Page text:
Alex is currently the Director of Programs and Community Engagement at APAICS. Most recently, he served as the Senior Legislative Assistant in the Office of Congresswoman Brenda L. Lawrence (MI-14) where he managed a portfolio including appropriations, education, labor, energy, interior, environment, and housing policy. Alex started his career as a second grade teacher in Detroit as a Teach for America Corps Member. From 2015-2016, Alex was selected for the APAICS Congressional Fellowship where he served in the Office of Congressman Ami Bera (CA-07) and continued to work on Capitol Hill after his fellowship. He serves as a Board Member of the Grassroots Education Project, APAICS Alumni Association, and previously as Vice President of the Congressional Asian Pacific American Staff Association. In addition to his current role, Alex also runs a volunteer tutoring program at an elementary school in his Washington, D.C. neighborhood. He holds a Bachelors and Masters degree from the University of Michigan and is a native of Kalamazoo, Michigan.
APAICS: What do you do at APAICS?
As the Director of Programs and Community Engagement, I lead the development and implementation of programming to advance the leadership, representation, and participation of Asian Americans and Pacific Islanders (AAPIs) in the political process. This looks like carrying out the congressional fellowship and internship programs, planning our Regional Leadership Academies, organizing our Women’s Collective, and launching brand new programs that fill the AAPI political pipeline.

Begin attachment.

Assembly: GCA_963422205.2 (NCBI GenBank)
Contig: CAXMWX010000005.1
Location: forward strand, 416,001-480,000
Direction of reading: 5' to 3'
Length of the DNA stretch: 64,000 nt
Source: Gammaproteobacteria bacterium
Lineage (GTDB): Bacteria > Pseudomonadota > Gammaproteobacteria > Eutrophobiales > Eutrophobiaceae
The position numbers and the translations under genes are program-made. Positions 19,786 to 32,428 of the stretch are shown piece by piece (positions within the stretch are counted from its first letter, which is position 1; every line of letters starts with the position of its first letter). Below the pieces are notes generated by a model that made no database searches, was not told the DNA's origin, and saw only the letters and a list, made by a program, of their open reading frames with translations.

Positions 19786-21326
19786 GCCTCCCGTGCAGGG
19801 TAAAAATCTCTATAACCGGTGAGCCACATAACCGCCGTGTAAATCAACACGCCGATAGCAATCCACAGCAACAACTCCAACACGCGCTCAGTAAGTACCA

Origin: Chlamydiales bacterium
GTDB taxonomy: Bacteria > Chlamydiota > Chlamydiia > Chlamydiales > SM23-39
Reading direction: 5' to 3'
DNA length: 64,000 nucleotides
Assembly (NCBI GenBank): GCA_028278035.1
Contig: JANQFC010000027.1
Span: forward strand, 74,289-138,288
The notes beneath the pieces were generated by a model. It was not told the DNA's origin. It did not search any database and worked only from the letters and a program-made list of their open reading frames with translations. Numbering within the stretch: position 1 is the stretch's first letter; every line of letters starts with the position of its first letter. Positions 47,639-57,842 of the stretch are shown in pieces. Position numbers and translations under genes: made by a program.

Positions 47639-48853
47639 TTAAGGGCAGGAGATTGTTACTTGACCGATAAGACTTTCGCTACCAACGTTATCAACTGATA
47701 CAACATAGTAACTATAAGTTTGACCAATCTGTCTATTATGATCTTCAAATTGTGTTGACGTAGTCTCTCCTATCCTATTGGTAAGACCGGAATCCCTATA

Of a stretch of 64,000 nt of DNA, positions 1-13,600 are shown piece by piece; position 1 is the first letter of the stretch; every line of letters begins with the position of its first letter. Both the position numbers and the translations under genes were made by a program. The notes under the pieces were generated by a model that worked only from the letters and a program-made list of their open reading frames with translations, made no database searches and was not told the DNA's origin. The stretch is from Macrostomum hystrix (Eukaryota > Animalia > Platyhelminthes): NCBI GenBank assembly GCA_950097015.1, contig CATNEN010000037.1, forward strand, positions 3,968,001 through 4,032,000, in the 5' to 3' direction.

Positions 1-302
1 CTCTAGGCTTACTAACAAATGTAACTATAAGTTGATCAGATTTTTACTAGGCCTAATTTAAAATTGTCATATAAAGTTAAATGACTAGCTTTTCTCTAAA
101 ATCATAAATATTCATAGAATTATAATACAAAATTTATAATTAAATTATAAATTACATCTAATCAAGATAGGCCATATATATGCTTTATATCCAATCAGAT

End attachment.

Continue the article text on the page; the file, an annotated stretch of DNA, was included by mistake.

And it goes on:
APAICS: You previously taught as an elementary school teacher and have other experience working in education, what do you believe can be done to better support teachers in this country?
Teachers face the almost impossible task of educating our nation’s future in the face of overwhelming structural challenges built on a complex maze of bureaucratic requirements, insufficient funding, and systemic inequity. Year after year, they are asked to take on more at greater personal, physical, and financial expense. The teaching profession needs to be given the recognition it deserves. From a policy perspective, we need to drastically increase our investment in our schools and the teaching profession. To better support our teachers, some of the fixes include limiting class sizes, providing materials/supplies, increasing teacher pay, ensuring teacher loan forgiveness, strengthening teacher preparation programs, and eliminating burdensome administrative requirements. From a systemic view, our current system of education is not designed to combat historical inequities that have created larger societal issues and are apparent in our educational system.
APAICS: Favorite Quote?
“Treat others how you want to be treated”
APAICS: You worked on the Hill as an APAICS Fellow in Rep. Ami Bera’s office. How did this experience prepare you for a career in public service?
The Bera office helped teach me the basics of being a legislative staffer and navigate the intersection where politics meets policy. Through this experience, I immersed myself in the legislative process and built a network on the Hill. The fellowship was a great opportunity to jumpstart a career on the Hill and get my foot in the door. After the nine months, I had built a strong foundation to be a congressional staffer and leveraged my time to secure a job with my home state delegation.
APAICS: Favorite vacation spot?
Anywhere that allows me to relax and enjoy being in the moment. But if I had to choose one place in the world: Taiwan.
APAICS: What is your morning routine to get you ready for the day?